The Importance of Reunions: High School, Family, and Friends
What can be gained by attending them.
Posted April 13, 2018 | Reviewed by Jessica Schrader
- Ben is a 43-year-old man who just received an announcement for his 25-year high school reunion. It’s been years since he saw his old classmates and he has mixed feelings about attending.
- Jennie and Pat grew up on the East Coast but moved to Oregon to attend college where they met and married upon graduation. Although they keep in touch with their immediate families, they have not kept up with other relatives. A distant cousin sent them an invitation to attend an extended family reunion weekend in Massachusetts. It sounds interesting, but it may be too difficult to take their four children there.
- Monica, Cynthia, and Candy were best friends growing up. Despite going to different colleges and settling in different states, they have kept up with one another through phone calls, emails, cards, and photos. It’s been a long time since they’ve seen one another in person because all three are married, have children, and are working. They talk about having a reunion, but nothing has happened yet.
All three stories reflect problematic issues related to reunions:
- Ambivalence about attending a reunion
- Difficulties in attending a reunion
- Lack of commitment to organize or implement a reunion
Attending reunions can present psychological, financial, and logistical problems. That is clearly not the intent of reunions; yet, these issues often exist. Why?
High school reunions tend to bring up old memories, some of which may be unpleasant—like seeing the “mean girls” who used to make fun of you or the girl who turned you down when you asked her to the prom.
People may also be reluctant to go to their high school reunion because of feeling embarrassed about their physical appearance or insecurity about their lack of achievements since graduation. The idea that individuals will be compared now to their adolescent self or their grown classmates may carry the risk for regretting how their life turned out.
On the other hand, high school reunions can be eye-opening. We usually develop wisdom and maturity as we age. Encountering our former classmates and recalling old memories, good and bad, may help us gain better insight into who we are now and how we got here.
High school reunions can also be fun. It can be a time to go down “memory lane.” That is, to reminiscence about people we knew as well as our mutual history in such things as music and historical events. In fact, renewing old friendships and reliving the fun and feelings we had in high school are two of the most common reasons people attend their high school reunions (Lamb & Reeder, 1986).
Family reunions are another type of reunion that can be psychologically and educationally fulfilling:
- They bring together relatives who have never met (e.g., new members of the family, newborns) and demonstrate the extensiveness of one’s sphere of relatives.
- They encourage communication among extended family members after the reunion period.
- They provide educational opportunities for the various generations to learn about the members of their clan and pass on historical information.
- They celebrate the meaning of family by sharing memories and family rituals as well as encouraging a sense of belonging to something greater than your nuclear family.
A third type of reunion is one where long-time friends physically get together and reconnect. Although we live in a multi-mode communication (e.g., emails, Facetime, telephone calls, social media, texts) era, there is no substitute for the physical presence and an extended period to spend together. The opportunity to engage in conversations that are not time-restricted encourage deeper communication. Even mundane activities, like going for a walk or taking a long drive, can stimulate the friends to reminisce or discuss their feelings and thoughts beyond a superficial level.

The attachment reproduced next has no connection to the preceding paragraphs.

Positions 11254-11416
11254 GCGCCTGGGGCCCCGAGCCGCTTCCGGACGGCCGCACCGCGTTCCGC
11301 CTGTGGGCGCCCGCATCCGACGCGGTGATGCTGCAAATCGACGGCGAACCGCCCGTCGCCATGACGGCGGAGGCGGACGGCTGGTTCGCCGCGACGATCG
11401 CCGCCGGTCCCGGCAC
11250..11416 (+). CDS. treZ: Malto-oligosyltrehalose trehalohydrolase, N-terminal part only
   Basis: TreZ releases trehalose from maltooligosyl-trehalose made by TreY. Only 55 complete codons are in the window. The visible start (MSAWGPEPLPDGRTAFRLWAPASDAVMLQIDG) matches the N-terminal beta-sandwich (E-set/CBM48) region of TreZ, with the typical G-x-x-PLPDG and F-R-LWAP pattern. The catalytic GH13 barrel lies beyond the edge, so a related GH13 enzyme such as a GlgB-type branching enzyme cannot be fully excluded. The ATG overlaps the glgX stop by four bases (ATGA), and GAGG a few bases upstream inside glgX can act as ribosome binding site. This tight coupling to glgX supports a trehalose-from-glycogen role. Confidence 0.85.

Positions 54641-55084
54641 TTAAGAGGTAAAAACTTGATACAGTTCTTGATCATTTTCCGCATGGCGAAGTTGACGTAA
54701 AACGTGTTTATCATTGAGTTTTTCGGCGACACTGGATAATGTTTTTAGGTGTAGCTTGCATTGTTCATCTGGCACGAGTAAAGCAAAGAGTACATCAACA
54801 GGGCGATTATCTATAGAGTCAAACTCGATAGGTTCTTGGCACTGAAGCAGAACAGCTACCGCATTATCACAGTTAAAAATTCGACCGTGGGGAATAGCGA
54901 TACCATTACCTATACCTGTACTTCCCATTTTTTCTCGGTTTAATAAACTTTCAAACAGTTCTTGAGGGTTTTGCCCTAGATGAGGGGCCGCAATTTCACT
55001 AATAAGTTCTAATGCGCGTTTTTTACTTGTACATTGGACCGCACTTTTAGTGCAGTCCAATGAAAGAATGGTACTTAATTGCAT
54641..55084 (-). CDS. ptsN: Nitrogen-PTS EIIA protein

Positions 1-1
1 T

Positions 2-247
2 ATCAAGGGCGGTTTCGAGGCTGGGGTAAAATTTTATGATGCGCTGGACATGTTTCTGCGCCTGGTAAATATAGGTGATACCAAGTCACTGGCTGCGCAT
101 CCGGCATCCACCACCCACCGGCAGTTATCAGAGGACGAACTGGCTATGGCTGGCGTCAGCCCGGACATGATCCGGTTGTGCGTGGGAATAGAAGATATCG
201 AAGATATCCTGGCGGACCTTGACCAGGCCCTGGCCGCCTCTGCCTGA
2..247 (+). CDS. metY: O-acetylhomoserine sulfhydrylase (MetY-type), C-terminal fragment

Reunions with old friends inevitably bring up people and issues of our past. Such friends may recall memories of us, our family members, and other people we knew, as well as events that happened to us. A reunion with friends is different than high school or family reunions. This reunion involves friends who have known us for a long time and have seen us through an entirely different lens than that used by our former classmates or relatives. The perspective of long-time friends can be very enlightening. It may not only reveal information about us and how we have changed, but also similar information about our friends. Discussing and knowing this can lead to greater intimacy and respect for one another.
Reunions of any kind are not always easy to arrange because of the cost and managing the details. In order to increase attendance:
- Keep costs low to accommodate most people’s budget.
- Encourage people to submit ideas and preferences for activities.
- Look for convenient places and times when as many people as possible can attend.
- Devote most of the time to activities that promote connection among the attendees; especially, those that focus on sharing old and making new memories.
- Attend with the plan to not re-hash unpleasant events or topics.
- Seek out people you like and care about.
Generally, reunions can be highly valuable to our well-being. For those who want to learn more about themselves and make stronger connections with others, reunions can be a powerful vehicle for accomplishing this.
Kluin, J. Y., & Lehto, X. Y. (2012). Measuring family reunion travel motivations. Annals of Tourism Research, 39, 820-841. doi:10.1016/j.annals.2011.09.008.
Lamb, D. H., & Reeder, G. D. (1986, June). Reliving golden days. Psychology Today, 22-26, 30.
McCutcheon, L. E., Pope, T. J., Grant, R., & Simplis, K. (2016). Does savoring predict attendance at high school reunions and the tendency to admire celebrities? North American Journal of Psychology, 18, 295-306.